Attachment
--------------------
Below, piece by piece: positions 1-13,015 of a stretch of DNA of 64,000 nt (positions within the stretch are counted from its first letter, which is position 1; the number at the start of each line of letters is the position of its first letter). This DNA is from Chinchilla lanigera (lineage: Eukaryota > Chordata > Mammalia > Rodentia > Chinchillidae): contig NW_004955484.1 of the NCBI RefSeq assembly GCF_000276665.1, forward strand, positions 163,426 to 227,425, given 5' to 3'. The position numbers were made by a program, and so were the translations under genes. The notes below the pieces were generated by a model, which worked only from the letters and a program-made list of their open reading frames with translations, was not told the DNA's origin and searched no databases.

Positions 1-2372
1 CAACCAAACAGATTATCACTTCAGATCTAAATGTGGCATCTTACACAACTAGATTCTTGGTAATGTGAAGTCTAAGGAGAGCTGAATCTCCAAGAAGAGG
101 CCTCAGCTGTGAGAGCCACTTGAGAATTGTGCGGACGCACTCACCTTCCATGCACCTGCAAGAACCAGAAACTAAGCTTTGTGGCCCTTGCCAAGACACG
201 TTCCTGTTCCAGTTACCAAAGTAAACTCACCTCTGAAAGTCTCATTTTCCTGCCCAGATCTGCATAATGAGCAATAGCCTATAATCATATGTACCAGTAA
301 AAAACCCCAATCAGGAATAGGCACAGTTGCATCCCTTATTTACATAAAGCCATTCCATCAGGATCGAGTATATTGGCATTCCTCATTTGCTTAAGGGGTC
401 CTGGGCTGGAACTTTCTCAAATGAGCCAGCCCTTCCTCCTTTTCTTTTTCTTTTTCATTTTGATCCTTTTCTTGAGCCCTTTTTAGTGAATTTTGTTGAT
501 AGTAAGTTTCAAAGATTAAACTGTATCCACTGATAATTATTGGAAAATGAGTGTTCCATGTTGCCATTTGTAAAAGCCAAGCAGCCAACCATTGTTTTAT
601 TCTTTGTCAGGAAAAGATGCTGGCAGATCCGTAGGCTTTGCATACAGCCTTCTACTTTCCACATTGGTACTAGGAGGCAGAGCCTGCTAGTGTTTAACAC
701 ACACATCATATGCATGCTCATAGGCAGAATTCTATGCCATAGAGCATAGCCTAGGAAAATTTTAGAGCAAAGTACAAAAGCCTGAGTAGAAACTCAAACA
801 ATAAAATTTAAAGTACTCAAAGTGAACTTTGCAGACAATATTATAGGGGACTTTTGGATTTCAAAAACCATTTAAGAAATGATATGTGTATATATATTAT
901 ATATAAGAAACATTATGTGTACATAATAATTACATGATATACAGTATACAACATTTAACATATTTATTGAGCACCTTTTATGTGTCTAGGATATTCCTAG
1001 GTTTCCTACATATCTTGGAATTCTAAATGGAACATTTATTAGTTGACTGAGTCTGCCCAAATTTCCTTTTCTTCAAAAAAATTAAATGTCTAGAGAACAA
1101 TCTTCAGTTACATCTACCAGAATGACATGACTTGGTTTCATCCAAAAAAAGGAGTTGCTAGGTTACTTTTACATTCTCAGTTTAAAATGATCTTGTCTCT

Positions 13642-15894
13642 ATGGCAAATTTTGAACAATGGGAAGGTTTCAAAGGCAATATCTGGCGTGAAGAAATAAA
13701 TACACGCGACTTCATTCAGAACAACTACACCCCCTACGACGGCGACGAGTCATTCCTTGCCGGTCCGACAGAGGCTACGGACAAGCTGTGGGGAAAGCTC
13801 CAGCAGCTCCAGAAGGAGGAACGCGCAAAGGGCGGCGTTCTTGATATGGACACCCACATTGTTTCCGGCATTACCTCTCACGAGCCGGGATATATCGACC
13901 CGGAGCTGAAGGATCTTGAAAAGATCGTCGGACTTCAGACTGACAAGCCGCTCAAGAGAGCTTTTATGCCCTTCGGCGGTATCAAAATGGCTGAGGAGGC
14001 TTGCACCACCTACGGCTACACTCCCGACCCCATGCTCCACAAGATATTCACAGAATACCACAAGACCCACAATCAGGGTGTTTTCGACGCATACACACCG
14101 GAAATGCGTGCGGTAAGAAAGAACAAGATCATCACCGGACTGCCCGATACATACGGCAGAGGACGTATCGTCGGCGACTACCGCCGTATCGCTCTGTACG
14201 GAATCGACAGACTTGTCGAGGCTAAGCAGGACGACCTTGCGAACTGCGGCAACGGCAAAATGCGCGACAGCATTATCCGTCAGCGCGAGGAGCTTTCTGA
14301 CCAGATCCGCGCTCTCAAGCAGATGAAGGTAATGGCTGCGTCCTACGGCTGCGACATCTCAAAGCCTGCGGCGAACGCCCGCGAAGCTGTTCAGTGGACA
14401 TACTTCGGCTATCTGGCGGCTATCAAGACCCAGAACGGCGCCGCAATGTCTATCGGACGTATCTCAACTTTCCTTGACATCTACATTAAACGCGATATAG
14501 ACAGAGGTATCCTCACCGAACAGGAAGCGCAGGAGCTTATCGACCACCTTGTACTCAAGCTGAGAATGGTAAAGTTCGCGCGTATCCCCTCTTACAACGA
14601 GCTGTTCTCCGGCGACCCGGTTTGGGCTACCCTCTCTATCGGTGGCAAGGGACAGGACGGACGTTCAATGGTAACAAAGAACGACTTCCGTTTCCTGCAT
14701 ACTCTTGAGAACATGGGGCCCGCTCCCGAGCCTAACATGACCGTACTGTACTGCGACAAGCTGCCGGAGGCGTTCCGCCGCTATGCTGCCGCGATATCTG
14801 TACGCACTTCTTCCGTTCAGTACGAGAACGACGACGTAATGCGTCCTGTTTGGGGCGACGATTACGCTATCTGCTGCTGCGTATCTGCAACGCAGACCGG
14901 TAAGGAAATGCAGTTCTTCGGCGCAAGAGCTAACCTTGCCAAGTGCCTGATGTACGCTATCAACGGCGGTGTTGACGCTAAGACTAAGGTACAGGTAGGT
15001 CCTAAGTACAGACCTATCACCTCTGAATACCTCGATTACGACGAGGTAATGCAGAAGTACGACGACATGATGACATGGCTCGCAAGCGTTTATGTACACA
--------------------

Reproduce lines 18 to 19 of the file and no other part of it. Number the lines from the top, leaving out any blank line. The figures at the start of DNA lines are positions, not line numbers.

13801 CAGCAGCTCCAGAAGGAGGAACGCGCAAAGGGCGGCGTTCTTGATATGGACACCCACATTGTTTCCGGCATTACCTCTCACGAGCCGGGATATATCGACC
13901 CGGAGCTGAAGGATCTTGAAAAGATCGTCGGACTTCAGACTGACAAGCCGCTCAAGAGAGCTTTTATGCCCTTCGGCGGTATCAAAATGGCTGAGGAGGC